In the summer of 2015, Les Claypool and the boys of Primus embarked on a tour with Sean Lennon and his band The Ghost Of A Saber Tooth Tiger. During this successful summer stint, Sean Lennon (son of Beatle/music legend, John Lennon) and Les Claypool (lead of Primus/modern day bass extraordinaire) took quite a liking to one another. Both of their unique sounds complimented each other in a refreshing yet unexpected way, and throughout the summer tour, Lennon frequently made his way onto the stage, often joining in with Claypool for a mind-bending jam during the Primus fan-favorite, “Southbound Pachyderm.” A full-blown Claypool/Lennon collaboration seemed inevitable, and during the subsequent holiday season, the two modern psychedelic pioneers hunkered down in Claypool’s Sonoma County home known as “Rancho Relaxo” near Occidental, California to record some songs. The result is Monolith of Phobos; ‘Phobos’ being the largest of the two moons of Mars. Named after the Greek god of the same name, Phobos was known as “the personification of horror.” Monolith of Phobos is a damn-near picture perfect psychedelic masterpiece of unbridled proportions. It is truly a spellbinding clashing of musical forces that is impossible to overlook.So, let’s take a look. Be sure to listen along to this one-of-a-kind release.The title track begins the record as many Claypool compositions do, trickling in with eerie loop pedal effects combined with the dins of squawks and squeals from Lennon’s electric guitar, creating a psychedelic soundscape that twists and turns the listener into oblivion. As the tempestuous intro dissipates, Claypool begins with a bass sound harking back to the introduction of “To Defy the Laws of Tradition” from the 1990 Primus album Frizzle Fry. As Lennon joins in with his sincerely trippy guitar artistry, it’s immediately clear that something special is happening here; something new, something fresh, something genuine. The opening title track is without a doubt, one of the most melodic pieces we’ve ever heard from Claypool. It’s got a little bit of “Walrus” and a little bit of “Pachyderm;” as if Magical Mystery Tour and Tales from the Punchbowl had a baby. It seems the Beatle-esque sensibilities that the younger Lennon has genetically brought to the table have begun to rub off on Les. His parts are deep yet concise, and seem to be written more for the song, rather than having the bass lead the way. It’s a clean approach which translates into something stunningly gorgeous! The following track, and the album’s first single, “Cricket and the Genie” comes in two movements: Movement 1 “The Delirium” and Movement 2 “Oratorio De Cricket.” It’s an upbeat song that tells a metaphorical tale of a cricket, a genie and a bottle of prescription drugs — even with a flute solo to boot! The opening bass riff is quite similar to “Fisticuffs” from Primus’ 1997 The Brown Album, and its certainly not the only time on the record we hear some similarities from previous Claypool compositions. In no way is this a negative critique, but additionally, the ninth track “Oxycontin Girl” begins with a bass riff strikingly comparable with the Primus classic “Here Come The Bastards.” (But then again, so does “Last Salmon Man” from Green Naugahyde)Moving on, the album’s second single is a perverse parable of sexual deviance, ironically titled “Mr. Wright.” “He’s creeping through the night, to ease his lustful plight. He sets up little cameras ‘cause he likes to watch you pee. What a dirty little bastard he can be.” Here is Claypool doing what he does best; creating twisted tales built around average, everyday characters — but with warped and sinister back-stories. Of course, and as always, good ol’ Les can’t help but pepper in a clever pun like “Something’s going wrong with Mr. Wright” before the song’s end. The Millennial-critical fifth track “Boomerang Baby” unquestionably sounds like a Lennon composition, and is where his father’s voice emanates most prominently in his vocal performance. Additionally, it’s hard to imagine the politically-charged “Ohmerica” happening without Lennon’s Beatle-esque influence on the project. “Ohmerica” comes across like a 21st century Sgt. Pepper with a highly political message focusing on government secrecy and mass surveillance. The balance is consistent throughout Monolith of Phobos. When the musicianship clearly comes from the mind of Claypool, Lennon always compensates perfectly, and vice versa. In “Breath of a Salesman,” Lennon’s playing could even be compared with that of Larry ‘Ler’ LaLonde, in his uncanny ability to fill that ever-so impossible niche required to play alongside a screwball prodigy of the bass-guitar such as Les Claypool. “Captain Lariat,” yet another creepy tale of a seemingly ordinary man with a hidden dark side, in this case, a dentist with an affinity for nitrous oxide (among other nefarious extracurricular activities), is another example of this musical kinship. As the song concludes, we hear a flubbed take of Lennon noodling on his guitar while mimicking the notes as he plucks them. “Keep going” says a reassuring Claypool, encouraging Lennon to continue the take. It’s an interesting tidbit left in the mix for us to enjoy, and even further reveals the warm, almost family-like rapport between the two. To wrap it all up are perhaps the two most impressive pieces of music on the entire record. “Bubbles Burst” > “There’s No Underwear In Space” are conjoined masterworks of psychedelic wizardry. Straight out of the musical realms of Pink Floyd, this is where the duo’s passion for psychedelia shines on like a crazy diamond. Lennon takes the lead for most of “Bubbles Burst,” as Claypool joins with his calmly cascading backing vocals. What’s even more notable is the restraint coming from Claypool. It’s near impossible to cite a better example of this kind of straightforwardness exuding from Claypool’s playing. As the final puzzle piece is set in place, we sail off into the distance as the orchestration soars and Claypool churns away on his upright bass. Suddenly… it’s over.There’s really no other way to put it, folks: you truly can’t get much better than this. Sean Lennon and Les Claypool are a psychedelic match made in heaven. Monolith of Phobos stands above most of the psychedelic music that has been recorded over the last several decades, and each of these songs is the proof in that pudding. This magnum opus hits shelves this coming Friday, June 3rd, with the band’s tour beginning one day later. If you know what’s good for you, you’ll go out and buy this record as soon as humanly possible. You won’t regret it. Come along — indulge in the Delirium!– By Joseph Conlon
Over the previous decade, technology transformed nearly every business into an IT-driven business. From farming to pharmaceuticals, these information technology developments have led organizations to reimagine how they operate, compete, and serve customers. Data is at the heart of these changes and will continue its transformative trajectory as organizations navigate the waves of technological progress in the next “Data Decade.”In data storage – which touches every IT-driven business – the pace of innovation is accelerating, yet most enterprises continue to struggle with data’s explosive growth and velocity. Getting the highest use and value from their data is becoming ever more critical for organizations, especially for those with data stores reaching exabyte scale.In order to have strategic value in the enterprise, storage innovation must cross the capabilities chasm from just storing and moving around bits to holistic data management.In 2019, our Dell Technologies Storage CTO Council studied more than 90 key technologies and ranked which ones have the innovation potential to help storage cross that capabilities chasm in the next 5-10 years. This year, there are three key areas we believe will be difference-makers for organizations that are pushing the limits of current storage and IT approaches.Let’s take a closer look.Trend #1: Machine learning and CPU Performance unlock new storage and data management approachesThis year, we will see new approaches that solve streaming data challenges, including the use of container-based architectures and software-defined storage. There is a desire by customers in industries such as manufacturing, cybersecurity, autonomous vehicles, public safety and healthcare to build applications that treat data as streams instead of breaking it up into separate files or objects.Ingesting and processing stream data has unique challenges that limit traditional IT and storage systems. Since streaming workloads often change throughout the day – storage capacity and compute power must be elastic to accommodate. This requires intelligence within the storage that can instantly provide autoscaling.By treating everything as a data stream, event data can be replayed in the same way we watch a live sporting event on a DVR-enabled TV, where the program can be paused, rewound and replayed instantly. Until now, application developers have been limited in their ability to address use cases that can leverage data as streams for capture, playback and archive. Enabling these capabilities with data will make it easier to build applications that allow new use cases that were never thought of previously.Dataset Management helps solve the data lifecycle problemIn the realm of data management, 2020 will usher in new approaches for organizations wishing to better manage the data that is distributed across many silos of on-prem and cloud data stores. Data growth has been outstripping the growth of IT budgets for years, making it difficult for organizations not only to keep and store all their data, but manage, monetize, secure and make it useful for end users.Enter Dataset Management – an evolving discipline using various approaches and technologies to help organizations better use and manage data through its lifecycle. At its core, it is about the ability to store data transparently and make it easily discoverable. Our industry has been very good at storing block, file and object data, sometimes unifying these data in a data lake. Dataset Management is the evolution of a data lake, providing customers with the ability to instantly find the data they want and make it actionable in proper context across on-prem and cloud-based data stores.Dataset Management will be especially useful for industries (i.e. media & entertainment, healthcare, insurance) that frequently have data stored across different storage systems and platforms (i.e. device/instrument generated raw data, to derivative data at a project level, etc.). Customers want the ability to search across these data stores to do things such as creating custom workflows. For instance, many of our largest media & entertainment customers are using Dataset Management to connect with asset management databases to tag datasets, which can then be moved to the correct datacenters for things such as special effects work or digital postprocessing, then to distribution and finally to archives.Traditional methods for managing unstructured data only takes you so far. Because of new technological advancements like machine learning and higher CPU performance, we see Dataset Management growing further in prominence in 2020, as it offers organizations a bridge from the old world of directories and files to the new world of data and metadata.Trend #2: Storage will be architected and consumed as Software-definedWe can expect to see new storage designs in 2020 that will further blur the line between storage and compute.Some of our customers tell us they are looking for more flexibility in their traditional SANs, wishing to have compute as close to storage as possible to support data-centric workloads and to reduce operational complexity.With deeper integration of virtualization technologies on the storage array, apps can be run directly on the same system and managed with standard tools. This could be suitable for data-centric applications that require very storage- and data-intensive operations (i.e. analytics apps, intense database apps). Also, workloads that require quick transactional latency and a lot of data.This isn’t HCI in the classic sense, but rather about leveraging and interoperating with existing infrastructure and processes while also giving a greater degree of deployment flexibility to suit the customer’s specific environment and/or application. It could open up new use cases (i.e. AI ML/analytics at edge locations and/or private cloud, workload domains, etc.); it could also lead to lower cost of ownership and simplification for IT teams and application owners that don’t always have to rely on a storage admin to provision or manage the underlying storage.Software-defined Infrastructure no longer just for hyper-scalersSoftware-defined infrastructure (SDI) is also becoming a greater consideration in enterprise data centers to augment traditional SANs and HCI deployments. Long the realm of hyper-scalers, traditional enterprises are ready to adopt SDI for the redeployment of certain workloads that have different requirements for capacity and compute than what traditional 3-layer SANs can provide.These are customers architecting for agility at scale and want the flexibility of rapidly scaling storage and compute independently of each other. It’s for the customer that needs to consolidate multiple high performance (e.g. database) or general workloads. As enterprises consider consolidation strategies, they will bump up against the limits of traditional SANs and the unpredictable performance/costs and lock-in of cloud services. This is where SDI becomes a very viable alternative to traditional SANs and HCI for certain workloads.Trend #3: High-performance Object storage enters the mainstreamAs Object moves from cheap and deep, cold storage or archive to a modern cloud-native storage platform, performance is on many people’s minds.One of the reasons we see this trending upward this year is demand for it by application developers. Analytics is also driving a lot of demand and we expect to see companies in different verticals moving in this direction.In turn, the added performance of flash and NVMe are creating tremendous opportunity for Object-based platforms to support things that require speed and near-limitless scale (i.e. analytics, Advanced Driver Assistance Systems (ADAS), IoT, cloud-native app development, etc.). Side note: historically, Object storage hasn’t been fast enough for ADAS workloads, but all-flash is changing that conversation.Flash-based Object storage with automated tiering to disk offers a cost-effective solution, particularly when a customer is talking about hundreds of petabytes or exabyte-scale. It allows you to move the data you need up to the flash tier to run your analytics and high-performance applications and then move the data off to a cold or archive tier when you’re done with it.As Object becomes tuned for flash and NVMe, we expect a higher level of interest in Object for things that have traditionally been stored on file-based NAS, such as images, log data, and machine generated data.As the pace of technology innovation accelerates, so too will the possibilities in storage and data management. We are standing with our customers at the dawn of the “Data Decade.”If the last ten years brought some of the most dramatic changes in tech, just imagine what’s next.Read what other Dell Technologies experts are saying about key technology trends in 2020 and beyond by clicking on the blog links below:“Technical Disruptions Emerging in 2020,” by John Roese, CTO, Products & Operations, Dell Technologies“Dell EMC’s 2020 Server Trends & Observations,” by Robert Hormuth, Vice President & Fellow, Chief Technology Officer, Server & Infrastructure Systems, Dell EMC“Dell 2020 Networking & Solutions Technology Trends,” by Ihab Tarazi, Chief Technology Officer and Senior Vice President, Networking and Solutions, Dell Technologies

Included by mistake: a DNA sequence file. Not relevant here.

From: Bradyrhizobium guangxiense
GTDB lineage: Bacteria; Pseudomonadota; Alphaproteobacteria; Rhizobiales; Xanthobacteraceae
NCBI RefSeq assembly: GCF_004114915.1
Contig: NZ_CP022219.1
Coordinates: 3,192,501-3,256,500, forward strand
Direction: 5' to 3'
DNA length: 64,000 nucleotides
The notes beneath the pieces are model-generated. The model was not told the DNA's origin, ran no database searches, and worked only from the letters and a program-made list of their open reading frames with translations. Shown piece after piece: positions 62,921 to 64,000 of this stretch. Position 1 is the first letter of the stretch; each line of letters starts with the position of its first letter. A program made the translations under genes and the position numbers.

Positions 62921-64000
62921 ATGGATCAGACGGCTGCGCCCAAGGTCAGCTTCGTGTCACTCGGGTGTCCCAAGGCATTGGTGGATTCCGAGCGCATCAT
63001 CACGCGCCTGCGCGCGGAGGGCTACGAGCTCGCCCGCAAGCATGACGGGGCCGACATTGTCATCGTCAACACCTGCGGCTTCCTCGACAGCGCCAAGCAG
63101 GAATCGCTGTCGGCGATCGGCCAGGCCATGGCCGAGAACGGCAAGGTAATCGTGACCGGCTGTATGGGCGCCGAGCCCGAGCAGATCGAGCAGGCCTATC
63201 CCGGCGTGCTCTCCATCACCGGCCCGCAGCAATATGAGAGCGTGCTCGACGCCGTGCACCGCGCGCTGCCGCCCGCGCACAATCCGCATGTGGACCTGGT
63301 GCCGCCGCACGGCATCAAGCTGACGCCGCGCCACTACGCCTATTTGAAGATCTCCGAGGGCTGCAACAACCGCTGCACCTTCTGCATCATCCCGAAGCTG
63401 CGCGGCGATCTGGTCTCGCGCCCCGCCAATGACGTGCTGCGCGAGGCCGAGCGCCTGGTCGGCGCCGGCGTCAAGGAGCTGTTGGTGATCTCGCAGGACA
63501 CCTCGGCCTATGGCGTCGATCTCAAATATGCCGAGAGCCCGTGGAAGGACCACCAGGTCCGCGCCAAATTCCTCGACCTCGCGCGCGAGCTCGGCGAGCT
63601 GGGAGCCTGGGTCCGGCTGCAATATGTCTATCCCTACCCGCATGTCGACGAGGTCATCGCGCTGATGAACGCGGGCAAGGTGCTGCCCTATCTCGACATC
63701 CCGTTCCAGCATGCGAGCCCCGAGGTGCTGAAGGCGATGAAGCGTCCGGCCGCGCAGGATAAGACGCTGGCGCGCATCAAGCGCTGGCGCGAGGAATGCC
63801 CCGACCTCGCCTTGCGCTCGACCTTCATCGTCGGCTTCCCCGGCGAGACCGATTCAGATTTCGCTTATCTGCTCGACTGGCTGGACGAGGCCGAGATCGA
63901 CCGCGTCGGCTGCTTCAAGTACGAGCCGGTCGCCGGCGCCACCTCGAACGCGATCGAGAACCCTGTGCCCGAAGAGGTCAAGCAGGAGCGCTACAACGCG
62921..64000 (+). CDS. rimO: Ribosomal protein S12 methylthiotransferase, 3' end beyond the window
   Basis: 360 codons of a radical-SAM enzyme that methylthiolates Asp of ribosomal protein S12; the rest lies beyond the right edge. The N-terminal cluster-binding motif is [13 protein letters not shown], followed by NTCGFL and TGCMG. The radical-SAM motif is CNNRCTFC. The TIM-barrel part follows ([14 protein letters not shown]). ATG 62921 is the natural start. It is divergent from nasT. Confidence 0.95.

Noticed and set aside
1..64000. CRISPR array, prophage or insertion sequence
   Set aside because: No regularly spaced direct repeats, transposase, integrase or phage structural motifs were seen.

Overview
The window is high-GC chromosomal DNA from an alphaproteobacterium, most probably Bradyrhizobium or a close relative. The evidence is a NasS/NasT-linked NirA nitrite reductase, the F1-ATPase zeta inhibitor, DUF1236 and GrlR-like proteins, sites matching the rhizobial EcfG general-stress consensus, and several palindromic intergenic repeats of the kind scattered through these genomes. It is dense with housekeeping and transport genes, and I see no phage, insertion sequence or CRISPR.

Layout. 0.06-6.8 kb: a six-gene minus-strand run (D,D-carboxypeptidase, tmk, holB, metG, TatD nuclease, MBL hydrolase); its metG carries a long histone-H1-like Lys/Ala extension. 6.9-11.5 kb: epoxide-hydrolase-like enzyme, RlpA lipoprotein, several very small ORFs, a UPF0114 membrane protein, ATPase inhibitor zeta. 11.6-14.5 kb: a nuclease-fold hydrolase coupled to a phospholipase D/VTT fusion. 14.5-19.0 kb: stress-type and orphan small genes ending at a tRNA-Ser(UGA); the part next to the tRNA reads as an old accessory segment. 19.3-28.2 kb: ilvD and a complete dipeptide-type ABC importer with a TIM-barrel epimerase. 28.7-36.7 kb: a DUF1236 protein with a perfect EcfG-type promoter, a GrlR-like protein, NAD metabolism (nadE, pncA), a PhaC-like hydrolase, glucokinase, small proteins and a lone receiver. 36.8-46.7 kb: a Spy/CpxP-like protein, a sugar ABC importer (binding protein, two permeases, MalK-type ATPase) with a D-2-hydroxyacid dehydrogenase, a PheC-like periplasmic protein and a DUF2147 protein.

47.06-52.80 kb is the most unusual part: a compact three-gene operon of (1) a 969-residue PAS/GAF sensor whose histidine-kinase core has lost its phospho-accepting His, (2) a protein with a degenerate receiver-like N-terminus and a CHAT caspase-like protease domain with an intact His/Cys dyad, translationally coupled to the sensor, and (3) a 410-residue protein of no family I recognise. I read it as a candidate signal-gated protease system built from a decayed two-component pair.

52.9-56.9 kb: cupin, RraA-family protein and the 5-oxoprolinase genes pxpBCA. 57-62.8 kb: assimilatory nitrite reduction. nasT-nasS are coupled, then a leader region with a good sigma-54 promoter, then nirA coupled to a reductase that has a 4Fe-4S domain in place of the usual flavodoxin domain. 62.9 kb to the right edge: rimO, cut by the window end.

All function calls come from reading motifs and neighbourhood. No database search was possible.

The fact that SPF wanted to stick to its board setup was a reason for failed merger talks in 2017. At the time, SPOV was worried about the expertise of the equally represented executive trustees.A spokesman for SPF Beheer, the provider and asset manager for the merged pension fund, explained that the new board model increased Rail&OV’s decisiveness, while keeping the concept of equal representation.On the new executive board, Sabijn Timmers will handle portfolio finance, risk and IT. Currently she is director of risk management at Triodos Bank. Bart Oldenkamp, head of investment solutions at asset manager Robeco, has been tasked with asset management.Peter-Paul Witte – SPOV’s current chair – is to become responsible for the temporary portfolio of transition.All envisaged non-executive members originate from SPF and SPOV’s boards, with Paula Verhoef, Peggy Wilson and Frans van Wanrooij representing workers.Huub van den Dungen and Rob Elberse are to represent pensioners. Mathilde Reintjes, Ronald Klein Wassink, Fred Kagie and Hans Fleer are to be appointed on behalf of the employers, which include the Dutch railways (NS), ProRail and the association of public transport companies (VOV).There is still one vacancy to be filled.The new €23.3bn pension fund is to start as of 1 April and will operate under chief executive officer Walter Mutsaers.He is currently CEO at MPD, the pensions provider and asset manager for the €7.2bn pension fund PNO Media, and a former director at MN, the pensions provider and asset manager for the large metal schemes PMT and PME. Rail&OV, the new Dutch scheme of merged railways pension fund SPF and public transport scheme SPOV, is to switch to a one-tier board.Currently, SPOV has a board model of equal representation, whereas SPF has a “mixed one-tier board”, of equally represented trustees combined with external supervisory members.The executive board of the new scheme will be made up of four full-time members. It will be independently chaired by Gerard Groten, the current chair of SPF, who is also to become one of the 11 members of the non-executive board.Dutch pension funds are increasingly switching from equally represented boards to a one-tier structure as it is considered more effective, efficient and transparent than the traditional paritary ones. A one-tier board, for example, doesn’t need a separate supervisory body.